Friday, 27 July 2012

World records and convergent sequences

Will world record times continue tumbling for ever without limit?

An infinite sequence of numbers can either converge or diverge.

An example of a divergent sequence would be: 1, 1.1, 1.2, 1.3, 1.4, 1.5 ... and so on, with the rule being 'add 0.1' each time to get the next number. Eventually the numbers in this sequence will get greater than any number we might write down.

An example of a convergent series would be: 1, 1.1, 1.11, 1.111, 1.1111, 1.11111 ... and so on. The rule here is easier to see visually than to express mathematically. Informally, what we do is to add another digit 1 after the decimal point. If you want a formula, the rule for the third number on would be: add one tenth of the difference between the last two numbers. So, to get the fourth number, for example, you add to 1.11 a tenth of (1.11 – 1.1), which is 'add 0.001'. This is a convergent sequence because the numbers get closer and closer to 1¹/₉. In fact they will eventually get as close to 1¹/₉ as you like.

I mention all this because we are about to get into the Olympic Games, and records will be broken again. This always raises the question as to whether there is a limit to how fast an athlete can run, say, the 100 metres? Will the records just go on and on for ever getting lower and lower without limit?

Well, mathematically, I can say with confidence that the sequence generated by the world record time year by year is definitely a convergent sequence. Since 2012, the world record times in seconds (to two decimal places) for the 100 metres on the 1st January each year generate this sequence:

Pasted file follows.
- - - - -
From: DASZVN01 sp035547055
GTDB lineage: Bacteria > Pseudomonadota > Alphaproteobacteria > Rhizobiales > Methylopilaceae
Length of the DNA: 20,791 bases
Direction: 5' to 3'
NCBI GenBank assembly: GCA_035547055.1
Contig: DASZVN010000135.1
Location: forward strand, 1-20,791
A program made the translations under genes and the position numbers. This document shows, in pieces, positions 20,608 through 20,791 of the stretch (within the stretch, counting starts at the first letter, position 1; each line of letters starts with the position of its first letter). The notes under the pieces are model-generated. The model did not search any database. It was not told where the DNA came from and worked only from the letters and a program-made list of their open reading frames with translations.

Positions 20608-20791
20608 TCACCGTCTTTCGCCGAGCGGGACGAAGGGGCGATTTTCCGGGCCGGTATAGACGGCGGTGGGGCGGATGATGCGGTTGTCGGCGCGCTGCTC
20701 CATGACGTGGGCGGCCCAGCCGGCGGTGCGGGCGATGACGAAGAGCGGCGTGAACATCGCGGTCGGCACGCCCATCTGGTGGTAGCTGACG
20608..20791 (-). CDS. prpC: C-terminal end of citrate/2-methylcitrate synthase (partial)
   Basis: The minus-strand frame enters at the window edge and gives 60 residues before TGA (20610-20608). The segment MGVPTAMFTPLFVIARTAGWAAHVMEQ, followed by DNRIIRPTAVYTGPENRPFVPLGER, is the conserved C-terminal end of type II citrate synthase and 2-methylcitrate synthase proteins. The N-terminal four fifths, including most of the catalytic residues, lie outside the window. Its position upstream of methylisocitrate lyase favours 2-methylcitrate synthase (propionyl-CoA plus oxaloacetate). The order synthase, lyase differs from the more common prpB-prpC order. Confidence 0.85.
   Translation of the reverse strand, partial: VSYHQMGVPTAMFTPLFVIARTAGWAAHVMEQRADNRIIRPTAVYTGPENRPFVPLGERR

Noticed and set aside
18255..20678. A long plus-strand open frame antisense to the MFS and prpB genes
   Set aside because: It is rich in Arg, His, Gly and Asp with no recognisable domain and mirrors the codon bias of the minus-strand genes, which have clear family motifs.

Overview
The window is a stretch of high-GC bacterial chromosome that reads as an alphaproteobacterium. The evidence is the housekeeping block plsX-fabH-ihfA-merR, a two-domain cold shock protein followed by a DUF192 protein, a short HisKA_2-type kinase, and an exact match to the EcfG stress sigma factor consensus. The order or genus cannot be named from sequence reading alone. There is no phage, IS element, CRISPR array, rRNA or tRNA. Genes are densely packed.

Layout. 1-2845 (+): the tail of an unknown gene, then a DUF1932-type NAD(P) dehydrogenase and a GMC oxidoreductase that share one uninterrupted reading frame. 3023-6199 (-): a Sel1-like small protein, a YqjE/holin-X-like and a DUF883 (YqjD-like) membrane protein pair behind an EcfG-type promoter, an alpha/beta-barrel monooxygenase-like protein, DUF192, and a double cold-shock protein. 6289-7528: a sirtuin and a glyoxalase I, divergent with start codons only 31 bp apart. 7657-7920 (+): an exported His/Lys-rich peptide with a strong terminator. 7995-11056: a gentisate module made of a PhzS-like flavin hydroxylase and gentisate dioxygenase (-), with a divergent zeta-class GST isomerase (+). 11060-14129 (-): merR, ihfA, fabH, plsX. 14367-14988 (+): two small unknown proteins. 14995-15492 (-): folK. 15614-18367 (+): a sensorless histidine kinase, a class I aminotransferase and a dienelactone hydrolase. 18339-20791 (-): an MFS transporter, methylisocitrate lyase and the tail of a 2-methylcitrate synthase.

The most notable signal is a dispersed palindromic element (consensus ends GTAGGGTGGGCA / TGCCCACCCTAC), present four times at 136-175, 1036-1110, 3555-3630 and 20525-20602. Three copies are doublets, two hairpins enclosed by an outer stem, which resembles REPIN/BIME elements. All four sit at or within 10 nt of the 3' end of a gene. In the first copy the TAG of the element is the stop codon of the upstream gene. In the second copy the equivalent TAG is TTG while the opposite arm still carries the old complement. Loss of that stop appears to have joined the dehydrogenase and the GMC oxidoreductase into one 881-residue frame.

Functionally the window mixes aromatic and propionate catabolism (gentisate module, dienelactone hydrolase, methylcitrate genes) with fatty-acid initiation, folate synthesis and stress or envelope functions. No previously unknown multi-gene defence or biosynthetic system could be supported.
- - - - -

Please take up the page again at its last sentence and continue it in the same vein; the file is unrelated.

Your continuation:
9.79, 9.79, 9.79, 9.78, 9.78, 9.78, 9.77, 9.77, 9.74, 9.69, 9.58, 9.58, 9.58 ...

These times are given to two decimal places, that is, they are measured to the nearest 100th of a second. The current standard is to measure to the nearest thousandth of a second and then to round this to the nearest hundredth.

The numbers in this sequence by definition can never increase. A new record can only be lower than the previous record! So it is a non-increasing sequence. It also has a lower bound. We don't know how low the numbers in this sequence will get, but we do know that it is absolutely impossible for the numbers to get lower than zero! A theorem in the mathematics of infinite sequences is that a non-increasing sequence with a lower bound must be convergent.

This means that the world record time for the 100 metres must be converging on a lower limit. We don't know what it is and we will never know when we have reached it. But there is a limit. Be reassured: this is a convergent sequence.

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